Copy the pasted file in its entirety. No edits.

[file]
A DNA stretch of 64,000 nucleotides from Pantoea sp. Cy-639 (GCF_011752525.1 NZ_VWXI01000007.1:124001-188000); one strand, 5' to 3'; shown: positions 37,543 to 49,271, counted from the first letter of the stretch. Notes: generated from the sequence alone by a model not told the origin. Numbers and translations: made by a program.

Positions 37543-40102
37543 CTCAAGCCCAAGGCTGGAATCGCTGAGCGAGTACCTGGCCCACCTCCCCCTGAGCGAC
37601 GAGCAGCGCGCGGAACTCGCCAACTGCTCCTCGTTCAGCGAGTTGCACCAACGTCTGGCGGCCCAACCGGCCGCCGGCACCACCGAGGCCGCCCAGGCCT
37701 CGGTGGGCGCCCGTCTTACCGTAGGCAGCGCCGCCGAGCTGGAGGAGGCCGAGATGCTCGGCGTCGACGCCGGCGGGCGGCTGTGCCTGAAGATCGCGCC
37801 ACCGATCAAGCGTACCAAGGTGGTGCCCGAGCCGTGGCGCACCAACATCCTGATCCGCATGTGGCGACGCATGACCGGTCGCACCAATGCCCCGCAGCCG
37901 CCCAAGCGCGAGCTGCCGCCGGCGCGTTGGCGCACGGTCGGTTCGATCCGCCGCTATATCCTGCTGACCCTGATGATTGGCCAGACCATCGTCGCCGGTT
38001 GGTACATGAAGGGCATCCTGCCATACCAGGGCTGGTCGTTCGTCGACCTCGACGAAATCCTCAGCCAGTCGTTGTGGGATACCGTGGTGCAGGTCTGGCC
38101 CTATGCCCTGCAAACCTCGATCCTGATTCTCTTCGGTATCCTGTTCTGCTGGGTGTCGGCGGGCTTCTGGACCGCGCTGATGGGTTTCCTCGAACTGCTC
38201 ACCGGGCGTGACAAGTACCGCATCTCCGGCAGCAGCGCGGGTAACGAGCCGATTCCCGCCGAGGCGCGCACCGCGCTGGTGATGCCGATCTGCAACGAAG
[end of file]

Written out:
A DNA stretch of 64,000 nucleotides from Pantoea sp. Cy-639 (GCF_011752525.1 NZ_VWXI01000007.1:124001-188000); one strand, 5' to 3'; shown: positions 37,543 to 49,271, counted from the first letter of the stretch. Notes: generated from the sequence alone by a model not told the origin. Numbers and translations: made by a program.

Positions 37543-40102
37543 CTCAAGCCCAAGGCTGGAATCGCTGAGCGAGTACCTGGCCCACCTCCCCCTGAGCGAC
37601 GAGCAGCGCGCGGAACTCGCCAACTGCTCCTCGTTCAGCGAGTTGCACCAACGTCTGGCGGCCCAACCGGCCGCCGGCACCACCGAGGCCGCCCAGGCCT
37701 CGGTGGGCGCCCGTCTTACCGTAGGCAGCGCCGCCGAGCTGGAGGAGGCCGAGATGCTCGGCGTCGACGCCGGCGGGCGGCTGTGCCTGAAGATCGCGCC
37801 ACCGATCAAGCGTACCAAGGTGGTGCCCGAGCCGTGGCGCACCAACATCCTGATCCGCATGTGGCGACGCATGACCGGTCGCACCAATGCCCCGCAGCCG
37901 CCCAAGCGCGAGCTGCCGCCGGCGCGTTGGCGCACGGTCGGTTCGATCCGCCGCTATATCCTGCTGACCCTGATGATTGGCCAGACCATCGTCGCCGGTT
38001 GGTACATGAAGGGCATCCTGCCATACCAGGGCTGGTCGTTCGTCGACCTCGACGAAATCCTCAGCCAGTCGTTGTGGGATACCGTGGTGCAGGTCTGGCC
38101 CTATGCCCTGCAAACCTCGATCCTGATTCTCTTCGGTATCCTGTTCTGCTGGGTGTCGGCGGGCTTCTGGACCGCGCTGATGGGTTTCCTCGAACTGCTC
38201 ACCGGGCGTGACAAGTACCGCATCTCCGGCAGCAGCGCGGGTAACGAGCCGATTCCCGCCGAGGCGCGCACCGCGCTGGTGATGCCGATCTGCAACGAAG